FIRST PERSON - Alex Magno (The Philippine Star) - July 28, 2020 - 12:00am

This week, as July ends, yet another decision point will be reached about quarantine arrangements for the National Capital Region. After the tally of new cases in Region VII subsided, Metro Manila is uncontested as the epicenter of the pandemic in this country.

With new cases hovering around 2,000 several days the past week, several medical experts have asked the IATF to revert Metro Manila to MECQ. There are only so many active cases we could handle before contact tracing becomes an exercise in futility.

Over the last two weeks, several neighborhoods and one entire town were subjected to “hard lockdown” to quash clusters of infection. This is part of the more “granular” strategy adopted by the IATF to fight viral outbreaks without having to freeze the entire metropolitan economy.

We have yet to arrive at an assessment if this new strategy is a suitable replacement for the widespread quarantines enforced before. Already the Philippines established a record for the length and severity of its lockdowns.

Metro Manila and the southern Tagalog region account for about two-thirds of the national GDP. Should quarantine restrictions be maintained (or even tightened) in these two areas, a deeper recession is assured.

Already, one investment think tank has forecast an L-shaped recovery for the Philippines. That means the recession will continue on for some time before we are able to muster some growth.

Many small businesses are unlikely to survive that. High unemployment will produce untold misery for millions of Filipinos.

Even before the July 15 decision was reached to keep the NCR in general community quarantine status, business associations were clamoring for more relaxation of restrictions. This will have to include restoring all forms of mass transport to enable workers to get to the factories.

The suspension of public transport last March caused the phenomenon of “locally stranded individuals.” Last week, thousands of them crammed the Rizal Coliseum in the desperate hope of getting a ride to their home provinces. Many of them lost their jobs in the city and are trying to go home to try and carve out a new life there. Nothing illustrates the grimness of their plight than the sight of hundreds huddled at the port in the hope a ship could take them home.

The end-July decision point will be a vital one. A decision to move towards more relaxation or a reversion to tighter restrictions on movement will depend principally on the outcomes of “granular” lockdowns. If these highly localized lockdowns fail to stem the tide of infections, then the rest of the year will look a lot dimmer.

We cannot risk a large spread of infections that will overwhelm our health system.


Last Friday, news broke that MMDA Chairman Danilo Lim had ousted Film Development Council of the Philippines (FDCP) Chairperson Liza Dino from the executive committee of the Metro Manila Film Festival (MMFF). The basis for that news is a social media post by MMDA spokesperson Celine Pialago.

The showbiz community was surprised by this sudden development. The MMFF this year was cancelled because of the pandemic. The FDCP’s Pista ng Pelikulang Pilipino is not happening this year for the same reason. The film industry in the country is basically in induced coma because of the health crisis.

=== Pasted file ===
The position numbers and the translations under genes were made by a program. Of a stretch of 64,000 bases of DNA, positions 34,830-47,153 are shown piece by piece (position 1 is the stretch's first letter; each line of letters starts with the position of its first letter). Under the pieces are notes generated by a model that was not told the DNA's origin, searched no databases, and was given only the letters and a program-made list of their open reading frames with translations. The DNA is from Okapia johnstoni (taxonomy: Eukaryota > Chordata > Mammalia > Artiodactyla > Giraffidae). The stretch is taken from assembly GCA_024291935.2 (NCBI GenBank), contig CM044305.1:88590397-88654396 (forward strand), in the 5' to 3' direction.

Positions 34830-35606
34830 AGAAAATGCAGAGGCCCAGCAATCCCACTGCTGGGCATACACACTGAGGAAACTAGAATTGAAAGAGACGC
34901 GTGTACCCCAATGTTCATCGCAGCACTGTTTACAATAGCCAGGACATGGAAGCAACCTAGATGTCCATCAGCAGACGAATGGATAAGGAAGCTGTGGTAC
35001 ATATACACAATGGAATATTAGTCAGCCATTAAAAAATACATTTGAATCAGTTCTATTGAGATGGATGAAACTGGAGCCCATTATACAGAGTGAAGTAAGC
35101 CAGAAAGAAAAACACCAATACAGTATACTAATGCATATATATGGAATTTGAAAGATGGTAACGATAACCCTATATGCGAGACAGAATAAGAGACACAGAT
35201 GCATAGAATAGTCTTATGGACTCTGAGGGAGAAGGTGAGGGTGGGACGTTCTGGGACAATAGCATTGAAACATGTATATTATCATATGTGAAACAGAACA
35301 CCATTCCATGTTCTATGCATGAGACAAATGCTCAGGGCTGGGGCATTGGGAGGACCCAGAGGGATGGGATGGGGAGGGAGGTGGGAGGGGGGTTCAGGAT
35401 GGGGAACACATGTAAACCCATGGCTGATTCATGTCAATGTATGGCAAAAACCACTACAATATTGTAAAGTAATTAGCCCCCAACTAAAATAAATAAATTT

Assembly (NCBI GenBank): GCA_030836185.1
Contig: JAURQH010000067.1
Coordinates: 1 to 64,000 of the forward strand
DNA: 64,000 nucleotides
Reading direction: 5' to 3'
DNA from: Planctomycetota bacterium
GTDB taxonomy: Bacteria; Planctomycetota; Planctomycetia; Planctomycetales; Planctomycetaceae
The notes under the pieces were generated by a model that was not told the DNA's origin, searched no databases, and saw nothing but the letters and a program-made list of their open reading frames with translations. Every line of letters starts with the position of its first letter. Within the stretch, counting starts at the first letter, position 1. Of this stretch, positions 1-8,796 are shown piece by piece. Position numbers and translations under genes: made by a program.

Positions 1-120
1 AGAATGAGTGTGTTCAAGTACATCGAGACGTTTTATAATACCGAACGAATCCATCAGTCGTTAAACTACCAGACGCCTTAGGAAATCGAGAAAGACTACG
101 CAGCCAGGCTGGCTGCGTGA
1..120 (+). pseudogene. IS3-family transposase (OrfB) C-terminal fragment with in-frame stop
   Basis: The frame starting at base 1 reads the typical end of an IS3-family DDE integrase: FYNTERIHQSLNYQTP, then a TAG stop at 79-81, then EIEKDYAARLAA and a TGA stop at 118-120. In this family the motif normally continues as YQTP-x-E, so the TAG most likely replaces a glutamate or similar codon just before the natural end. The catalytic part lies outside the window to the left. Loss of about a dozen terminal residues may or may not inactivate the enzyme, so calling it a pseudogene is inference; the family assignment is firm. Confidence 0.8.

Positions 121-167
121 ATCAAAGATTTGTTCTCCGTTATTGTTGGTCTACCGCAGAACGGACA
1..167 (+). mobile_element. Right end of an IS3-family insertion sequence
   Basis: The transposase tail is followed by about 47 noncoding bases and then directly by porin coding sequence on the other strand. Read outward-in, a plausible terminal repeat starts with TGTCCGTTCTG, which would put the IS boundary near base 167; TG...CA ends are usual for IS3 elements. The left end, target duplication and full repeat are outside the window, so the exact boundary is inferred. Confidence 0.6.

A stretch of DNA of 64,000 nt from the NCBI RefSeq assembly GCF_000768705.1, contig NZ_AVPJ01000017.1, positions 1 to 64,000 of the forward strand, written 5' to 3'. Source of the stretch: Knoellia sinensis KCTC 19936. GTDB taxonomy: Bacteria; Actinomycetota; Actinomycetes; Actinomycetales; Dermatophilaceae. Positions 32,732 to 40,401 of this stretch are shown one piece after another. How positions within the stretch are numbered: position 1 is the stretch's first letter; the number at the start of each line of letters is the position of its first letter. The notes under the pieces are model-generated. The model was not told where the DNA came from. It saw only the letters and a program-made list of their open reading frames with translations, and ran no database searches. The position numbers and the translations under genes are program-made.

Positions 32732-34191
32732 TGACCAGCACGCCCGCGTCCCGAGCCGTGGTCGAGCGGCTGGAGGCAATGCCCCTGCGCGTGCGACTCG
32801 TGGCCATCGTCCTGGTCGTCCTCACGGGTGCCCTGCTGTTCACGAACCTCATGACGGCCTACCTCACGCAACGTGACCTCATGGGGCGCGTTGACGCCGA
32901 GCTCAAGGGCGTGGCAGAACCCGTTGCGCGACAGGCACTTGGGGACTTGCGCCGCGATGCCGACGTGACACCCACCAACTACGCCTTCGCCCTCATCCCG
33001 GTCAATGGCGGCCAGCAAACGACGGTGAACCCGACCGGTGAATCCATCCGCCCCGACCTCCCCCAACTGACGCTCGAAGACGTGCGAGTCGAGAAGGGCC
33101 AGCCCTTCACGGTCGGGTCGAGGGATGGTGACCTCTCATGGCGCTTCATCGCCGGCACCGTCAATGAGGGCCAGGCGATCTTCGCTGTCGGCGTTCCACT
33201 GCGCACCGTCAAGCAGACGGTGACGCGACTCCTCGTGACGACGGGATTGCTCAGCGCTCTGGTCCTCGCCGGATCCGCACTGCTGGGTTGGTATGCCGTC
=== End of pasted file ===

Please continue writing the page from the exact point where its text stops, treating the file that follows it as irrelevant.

It turns out Lim had written a rather lengthy letter to Executive Secretary Salvador Medialdea on July 20. This letter went through a detailed discussion of the legal basis for the MMDA chairing the film festival (under President Marcos’ Proclamations 1459 and 1533). Those presidential proclamations had the effect of law. Therefore, any attempt to recast the management of this popular festival needed legislation.

The same letter likewise went into some detail about the effectiveness of the MMDA chairing this annual event, the general beneficial effect this festival brings to the local film industry and the robust earnings they even made the past few years. Those earnings helped local producers recover their investments. From Lim’s viewpoint, no other agency was better positioned for chairing this festival than the MMDA.

Lim’s letter submitted last week was addressing a proposal made by Dino back in 2017 that the MMFF be turned over to the FDCP. The proposal apparently pointed out a film festival was beyond the scope of the MMDA’s mandate and well within the mission of the FDCP.

We will have to go back into history to understand what might appear to be the oddity of the MMDA being put in charge of a film festival. When the 1975 presidential proclamations declaring a week reserved entirely for Filipino-made movies, the Metro Manila Commission was headed by then First Lady Imelda Marcos. At that time, she appointed herself patroness of culture and the arts. She pushed for the establishment of the Cultural Center as well as the ill-fated Film Center.

At any rate, it appears that Lim was offended by a claim made by Dino in her earlier letter that the MMDA’s handling of the film festival was marked by “controversies.” In his letter to Medialdea, the MMDA chair underscored the glowing auditor’s reports of the film festival’s earnings and expenditure.

Having made the proposal to transfer the festival to the control of the agency she heads, Lim now considers Dino conflicted. This was the reason given for removing Dino from the MMFF executive committee.

Dino says she made no further effort to advance her 2017 proposal. But she should have known the matter requires legislation – not Palace intervention.

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